I forgot to mention that last night we had such an awesome night wandering around Tbilisi!
We had gone out during the day, but with the crazy heat it wasn’t very busy, and it was hard to keep going for very long. We did manage to stop and eat some more Kinkhali for lunch – we’re both definitely getting the hang of how to eat them. Dad describes them as inside-out soup, which sort of makes sense. They’re like little pockets of delicious broth and meat or mushrooms. We assumed they added the broth, but we learned today that the broth comes out of the meat naturally, which probably explains why it’s so delicious.
We also made it up to the famous Sameba Cathedral what we can see from our hotel room. It’s seriously huge. It’s impossible to describe how massive this cathedral is. The inside is really empty, almost as though they don’t know what to do with all the space, but its size makes it spectacular. It was cool to wander around and see how people interacted with the space – anywhere like a church or a mosque it’s interesting to see how people act and how people are emotional about the spaces.
After cooling off for a bit in the evening, we hit the town after dark. Tbilisi is an entirely different place at night, and it’s a place I really love. I guess because it’s so hot, people come out at night, and the whole city comes alive. There are kids running around and people drinking and smoking outside and all sorts of socializing. We started our night with dinner at a little basement bar called Racha. It was described in our Lonely Planet book as a duqanii, which translates to a little, cheap, traditional basement eatery. It was a total hole-in-the-wall place, and even though the menu was on a board in the georgian alphabet only, we managed to order some kinkhali and potatoes, and I tried their beer on tap. It was all delicious, and we were totally stuffed after three kinkhali each.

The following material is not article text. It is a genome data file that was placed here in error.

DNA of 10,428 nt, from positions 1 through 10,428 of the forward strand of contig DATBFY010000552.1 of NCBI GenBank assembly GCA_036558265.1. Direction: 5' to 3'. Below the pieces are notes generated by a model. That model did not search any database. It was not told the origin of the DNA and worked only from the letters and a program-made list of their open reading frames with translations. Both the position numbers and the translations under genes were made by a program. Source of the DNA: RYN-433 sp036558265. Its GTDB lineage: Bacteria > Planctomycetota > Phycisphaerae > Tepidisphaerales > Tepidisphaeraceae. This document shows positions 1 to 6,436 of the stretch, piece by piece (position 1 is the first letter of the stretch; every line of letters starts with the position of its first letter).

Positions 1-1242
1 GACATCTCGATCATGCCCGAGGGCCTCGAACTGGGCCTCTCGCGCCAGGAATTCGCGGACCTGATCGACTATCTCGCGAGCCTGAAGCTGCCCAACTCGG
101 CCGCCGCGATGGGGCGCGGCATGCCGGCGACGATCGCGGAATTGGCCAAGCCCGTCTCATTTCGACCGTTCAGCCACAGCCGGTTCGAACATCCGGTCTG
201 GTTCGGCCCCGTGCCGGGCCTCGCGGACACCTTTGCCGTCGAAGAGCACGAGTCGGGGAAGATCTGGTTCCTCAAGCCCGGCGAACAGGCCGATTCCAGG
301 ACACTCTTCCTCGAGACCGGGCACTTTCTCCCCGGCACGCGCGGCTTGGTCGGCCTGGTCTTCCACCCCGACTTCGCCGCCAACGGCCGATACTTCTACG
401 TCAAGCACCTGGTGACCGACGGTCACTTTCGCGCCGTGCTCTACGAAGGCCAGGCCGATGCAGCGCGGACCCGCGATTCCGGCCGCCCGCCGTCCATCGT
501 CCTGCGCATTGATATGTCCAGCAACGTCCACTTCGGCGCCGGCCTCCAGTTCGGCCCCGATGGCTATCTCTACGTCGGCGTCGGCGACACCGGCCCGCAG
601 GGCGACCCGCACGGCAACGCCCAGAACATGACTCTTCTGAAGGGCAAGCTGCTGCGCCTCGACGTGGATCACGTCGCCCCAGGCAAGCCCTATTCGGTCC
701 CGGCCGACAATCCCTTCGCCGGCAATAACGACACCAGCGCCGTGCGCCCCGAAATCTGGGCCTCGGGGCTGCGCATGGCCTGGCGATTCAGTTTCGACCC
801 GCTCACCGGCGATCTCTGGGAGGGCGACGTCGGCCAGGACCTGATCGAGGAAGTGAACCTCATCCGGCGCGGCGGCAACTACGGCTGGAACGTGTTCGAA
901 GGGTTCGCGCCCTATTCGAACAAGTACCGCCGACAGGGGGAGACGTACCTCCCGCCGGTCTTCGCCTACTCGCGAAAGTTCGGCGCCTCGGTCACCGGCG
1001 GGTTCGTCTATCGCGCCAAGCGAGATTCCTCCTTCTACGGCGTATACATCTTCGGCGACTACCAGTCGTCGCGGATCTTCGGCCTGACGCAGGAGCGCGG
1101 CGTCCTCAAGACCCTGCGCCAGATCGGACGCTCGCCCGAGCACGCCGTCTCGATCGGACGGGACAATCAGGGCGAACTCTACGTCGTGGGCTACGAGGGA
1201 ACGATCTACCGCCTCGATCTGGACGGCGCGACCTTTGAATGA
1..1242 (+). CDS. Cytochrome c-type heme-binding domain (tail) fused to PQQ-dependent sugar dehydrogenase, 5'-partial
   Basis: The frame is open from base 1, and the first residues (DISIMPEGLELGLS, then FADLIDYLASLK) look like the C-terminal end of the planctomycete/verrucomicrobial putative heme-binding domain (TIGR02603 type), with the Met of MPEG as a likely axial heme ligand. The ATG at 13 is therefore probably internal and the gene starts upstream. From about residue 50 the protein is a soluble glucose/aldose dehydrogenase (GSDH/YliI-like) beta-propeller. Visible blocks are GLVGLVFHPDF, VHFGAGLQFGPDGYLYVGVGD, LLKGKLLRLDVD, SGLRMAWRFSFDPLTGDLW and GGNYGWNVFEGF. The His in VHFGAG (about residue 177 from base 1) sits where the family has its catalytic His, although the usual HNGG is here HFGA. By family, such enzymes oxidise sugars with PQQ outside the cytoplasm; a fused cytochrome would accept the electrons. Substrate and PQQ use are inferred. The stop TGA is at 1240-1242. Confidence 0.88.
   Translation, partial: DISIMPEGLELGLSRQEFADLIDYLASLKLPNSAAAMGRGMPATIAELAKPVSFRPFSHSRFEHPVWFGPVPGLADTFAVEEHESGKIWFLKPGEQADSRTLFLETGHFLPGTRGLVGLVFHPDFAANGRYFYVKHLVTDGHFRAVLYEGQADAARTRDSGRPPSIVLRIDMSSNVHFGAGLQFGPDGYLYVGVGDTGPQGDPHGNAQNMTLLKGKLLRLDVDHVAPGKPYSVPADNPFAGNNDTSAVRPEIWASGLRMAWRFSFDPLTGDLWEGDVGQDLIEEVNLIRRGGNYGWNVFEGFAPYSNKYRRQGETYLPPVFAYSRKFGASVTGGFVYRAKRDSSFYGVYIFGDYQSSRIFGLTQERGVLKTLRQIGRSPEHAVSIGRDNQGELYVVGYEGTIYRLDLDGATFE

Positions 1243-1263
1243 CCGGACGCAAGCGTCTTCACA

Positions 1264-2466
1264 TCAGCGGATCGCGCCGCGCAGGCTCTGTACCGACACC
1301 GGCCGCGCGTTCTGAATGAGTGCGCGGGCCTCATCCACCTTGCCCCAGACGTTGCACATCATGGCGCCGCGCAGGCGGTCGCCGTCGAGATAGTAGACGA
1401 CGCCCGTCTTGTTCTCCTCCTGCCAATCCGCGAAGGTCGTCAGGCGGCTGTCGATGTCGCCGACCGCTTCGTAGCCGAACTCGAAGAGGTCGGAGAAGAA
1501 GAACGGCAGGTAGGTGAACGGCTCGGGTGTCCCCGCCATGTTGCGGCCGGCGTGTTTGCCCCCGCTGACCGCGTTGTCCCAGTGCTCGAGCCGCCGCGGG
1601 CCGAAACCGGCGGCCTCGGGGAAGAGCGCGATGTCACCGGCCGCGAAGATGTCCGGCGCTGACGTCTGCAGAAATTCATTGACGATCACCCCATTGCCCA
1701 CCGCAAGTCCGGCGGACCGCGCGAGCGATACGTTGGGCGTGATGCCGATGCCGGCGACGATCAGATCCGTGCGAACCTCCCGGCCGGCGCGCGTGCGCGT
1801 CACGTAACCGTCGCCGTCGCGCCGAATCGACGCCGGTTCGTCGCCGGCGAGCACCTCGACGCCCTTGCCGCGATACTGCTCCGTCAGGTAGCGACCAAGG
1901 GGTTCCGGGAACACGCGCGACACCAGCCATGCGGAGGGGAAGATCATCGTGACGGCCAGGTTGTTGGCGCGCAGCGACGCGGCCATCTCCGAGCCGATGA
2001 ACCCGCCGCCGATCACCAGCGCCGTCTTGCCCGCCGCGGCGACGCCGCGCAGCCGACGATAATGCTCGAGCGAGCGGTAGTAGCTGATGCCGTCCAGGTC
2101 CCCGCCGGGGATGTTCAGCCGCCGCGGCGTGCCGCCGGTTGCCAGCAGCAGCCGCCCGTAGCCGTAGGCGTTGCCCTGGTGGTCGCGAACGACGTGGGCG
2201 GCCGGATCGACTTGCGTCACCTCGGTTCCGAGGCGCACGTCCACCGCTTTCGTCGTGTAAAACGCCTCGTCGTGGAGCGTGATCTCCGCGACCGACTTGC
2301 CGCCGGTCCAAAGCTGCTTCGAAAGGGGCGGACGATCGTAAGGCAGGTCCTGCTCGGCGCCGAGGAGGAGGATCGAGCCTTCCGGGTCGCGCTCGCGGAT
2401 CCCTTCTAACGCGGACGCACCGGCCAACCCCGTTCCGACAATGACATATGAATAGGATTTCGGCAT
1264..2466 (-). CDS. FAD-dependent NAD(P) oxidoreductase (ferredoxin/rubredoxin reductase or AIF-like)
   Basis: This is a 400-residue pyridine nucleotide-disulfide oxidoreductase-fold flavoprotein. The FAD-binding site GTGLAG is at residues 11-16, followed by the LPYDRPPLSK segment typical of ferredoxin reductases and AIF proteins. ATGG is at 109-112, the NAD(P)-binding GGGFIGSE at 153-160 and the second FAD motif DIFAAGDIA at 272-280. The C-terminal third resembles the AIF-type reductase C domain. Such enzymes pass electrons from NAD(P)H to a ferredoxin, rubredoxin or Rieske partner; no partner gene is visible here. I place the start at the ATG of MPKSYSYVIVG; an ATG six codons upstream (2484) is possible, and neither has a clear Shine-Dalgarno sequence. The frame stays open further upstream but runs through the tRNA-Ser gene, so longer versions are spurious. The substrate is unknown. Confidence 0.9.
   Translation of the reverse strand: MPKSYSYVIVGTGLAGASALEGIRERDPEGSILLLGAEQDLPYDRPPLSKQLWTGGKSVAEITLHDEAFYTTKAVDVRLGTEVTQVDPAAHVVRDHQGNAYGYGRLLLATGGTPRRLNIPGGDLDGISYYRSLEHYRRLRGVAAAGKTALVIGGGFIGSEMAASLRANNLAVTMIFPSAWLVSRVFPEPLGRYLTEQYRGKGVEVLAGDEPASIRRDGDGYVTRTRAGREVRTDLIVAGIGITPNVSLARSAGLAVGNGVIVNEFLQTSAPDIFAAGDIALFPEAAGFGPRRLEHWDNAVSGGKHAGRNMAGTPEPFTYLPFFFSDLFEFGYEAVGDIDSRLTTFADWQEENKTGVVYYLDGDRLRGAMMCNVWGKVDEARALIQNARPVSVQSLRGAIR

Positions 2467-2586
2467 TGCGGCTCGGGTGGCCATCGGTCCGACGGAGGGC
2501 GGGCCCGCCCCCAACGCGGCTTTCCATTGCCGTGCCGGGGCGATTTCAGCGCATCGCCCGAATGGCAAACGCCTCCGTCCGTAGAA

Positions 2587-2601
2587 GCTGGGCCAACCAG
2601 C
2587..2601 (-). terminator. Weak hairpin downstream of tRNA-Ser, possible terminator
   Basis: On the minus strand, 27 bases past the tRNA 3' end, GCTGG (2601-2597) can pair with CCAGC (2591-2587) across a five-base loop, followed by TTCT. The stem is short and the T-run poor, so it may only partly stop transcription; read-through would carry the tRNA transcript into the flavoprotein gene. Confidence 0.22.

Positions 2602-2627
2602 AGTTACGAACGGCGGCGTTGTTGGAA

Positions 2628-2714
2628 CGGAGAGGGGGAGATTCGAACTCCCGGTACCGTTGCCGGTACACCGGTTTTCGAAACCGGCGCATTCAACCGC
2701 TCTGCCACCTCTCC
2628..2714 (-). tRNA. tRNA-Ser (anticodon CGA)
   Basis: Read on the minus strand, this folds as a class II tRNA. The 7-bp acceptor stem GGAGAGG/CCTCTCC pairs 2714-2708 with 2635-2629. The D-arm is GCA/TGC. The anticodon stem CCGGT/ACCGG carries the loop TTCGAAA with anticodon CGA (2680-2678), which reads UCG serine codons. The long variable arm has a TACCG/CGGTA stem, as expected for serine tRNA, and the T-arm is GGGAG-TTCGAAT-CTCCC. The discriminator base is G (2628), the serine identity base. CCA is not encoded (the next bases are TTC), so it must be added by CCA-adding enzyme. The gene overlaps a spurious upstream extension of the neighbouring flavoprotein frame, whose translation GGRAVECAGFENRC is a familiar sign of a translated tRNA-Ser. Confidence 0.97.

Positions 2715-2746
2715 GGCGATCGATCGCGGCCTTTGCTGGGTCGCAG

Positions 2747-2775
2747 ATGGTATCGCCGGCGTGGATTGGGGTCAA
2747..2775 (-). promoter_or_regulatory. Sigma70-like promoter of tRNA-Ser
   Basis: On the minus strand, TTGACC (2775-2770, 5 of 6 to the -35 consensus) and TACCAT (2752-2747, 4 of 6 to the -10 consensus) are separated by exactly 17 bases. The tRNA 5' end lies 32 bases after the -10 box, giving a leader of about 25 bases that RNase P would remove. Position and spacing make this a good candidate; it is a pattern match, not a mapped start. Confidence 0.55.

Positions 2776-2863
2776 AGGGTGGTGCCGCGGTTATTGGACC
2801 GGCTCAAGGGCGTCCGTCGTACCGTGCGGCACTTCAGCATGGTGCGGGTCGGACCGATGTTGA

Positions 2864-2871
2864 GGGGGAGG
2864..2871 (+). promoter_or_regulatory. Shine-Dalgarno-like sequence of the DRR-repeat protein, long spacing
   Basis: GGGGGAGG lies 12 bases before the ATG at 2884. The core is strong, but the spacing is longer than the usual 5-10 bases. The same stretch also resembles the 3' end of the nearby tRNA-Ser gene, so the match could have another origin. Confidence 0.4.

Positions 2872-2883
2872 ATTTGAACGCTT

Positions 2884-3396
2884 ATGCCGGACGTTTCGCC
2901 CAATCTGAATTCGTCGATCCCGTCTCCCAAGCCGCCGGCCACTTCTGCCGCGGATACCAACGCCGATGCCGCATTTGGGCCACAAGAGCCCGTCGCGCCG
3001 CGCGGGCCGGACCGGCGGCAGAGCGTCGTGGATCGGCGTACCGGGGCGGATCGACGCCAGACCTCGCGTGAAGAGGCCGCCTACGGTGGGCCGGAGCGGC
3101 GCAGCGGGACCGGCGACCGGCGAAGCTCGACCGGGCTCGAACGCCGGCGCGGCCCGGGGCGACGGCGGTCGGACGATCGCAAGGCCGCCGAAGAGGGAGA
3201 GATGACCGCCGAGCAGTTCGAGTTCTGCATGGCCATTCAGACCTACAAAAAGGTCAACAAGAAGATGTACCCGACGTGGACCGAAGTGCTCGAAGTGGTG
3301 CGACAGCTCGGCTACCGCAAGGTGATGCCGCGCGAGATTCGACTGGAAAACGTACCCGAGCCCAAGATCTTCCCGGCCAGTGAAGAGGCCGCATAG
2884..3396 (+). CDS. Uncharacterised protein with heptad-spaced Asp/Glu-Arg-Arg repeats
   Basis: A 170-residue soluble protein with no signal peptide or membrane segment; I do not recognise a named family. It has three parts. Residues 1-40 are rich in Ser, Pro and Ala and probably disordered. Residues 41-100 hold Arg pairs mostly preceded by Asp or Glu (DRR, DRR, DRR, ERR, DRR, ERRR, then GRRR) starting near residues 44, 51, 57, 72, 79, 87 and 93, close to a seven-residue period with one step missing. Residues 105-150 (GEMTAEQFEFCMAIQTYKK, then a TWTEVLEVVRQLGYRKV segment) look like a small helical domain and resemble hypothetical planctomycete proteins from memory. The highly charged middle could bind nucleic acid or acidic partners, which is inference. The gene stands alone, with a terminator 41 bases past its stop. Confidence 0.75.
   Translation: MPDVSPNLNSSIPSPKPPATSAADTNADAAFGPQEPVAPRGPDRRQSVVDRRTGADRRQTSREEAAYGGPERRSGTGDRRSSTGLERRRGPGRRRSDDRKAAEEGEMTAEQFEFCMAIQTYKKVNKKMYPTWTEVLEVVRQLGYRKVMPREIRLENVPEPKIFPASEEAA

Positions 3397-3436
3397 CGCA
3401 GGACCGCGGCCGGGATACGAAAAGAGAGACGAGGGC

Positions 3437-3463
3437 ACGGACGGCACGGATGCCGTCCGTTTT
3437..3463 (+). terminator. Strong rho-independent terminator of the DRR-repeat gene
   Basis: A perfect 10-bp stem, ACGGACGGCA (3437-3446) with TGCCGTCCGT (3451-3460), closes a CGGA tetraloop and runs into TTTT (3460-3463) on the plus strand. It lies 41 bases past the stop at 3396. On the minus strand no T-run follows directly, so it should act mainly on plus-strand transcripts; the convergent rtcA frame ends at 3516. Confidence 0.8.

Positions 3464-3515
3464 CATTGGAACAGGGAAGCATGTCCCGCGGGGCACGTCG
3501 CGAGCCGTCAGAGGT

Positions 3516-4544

Wandering around town at night had this really special feeling – everything is lit up, so it’s easy to see your way around and it feels incredibly safe. We haven’t come across many tourists this whole trip, but the locals were everywhere, and it was really cool to see how they spend a Saturday night. There was outdoor dancing in the square with loud music blasting, and kids playing in this beautiful playground all lit up right below the massive fortress, also lit up, and hundreds of restaurants and bars.
After wandering around, we sat down for some wine. First we got a glass at a little wine shop a little ways out of the way of the main drag where we’d gone earlier in the day and met George, a young edgy twenty-something with a cynical but interesting view on Georgia and wine. We chatted with him for a bit and sampled some wine, before settling up and heading back into the main restaurant/bar area for a drink in a livelier setting.
We settled into the perfect table for people watching at a place boasting a 17th Century wine cellar. The guy who runs it was super friendly, and offered us Lithuanian parmesan to eat alongside our dry rose. He paired them perfectly – it was absolustely delicious. From what I could tell, we were the only people who weren’t Georgian, so it was cool to be a part of that nightlife and see what people do here after dark.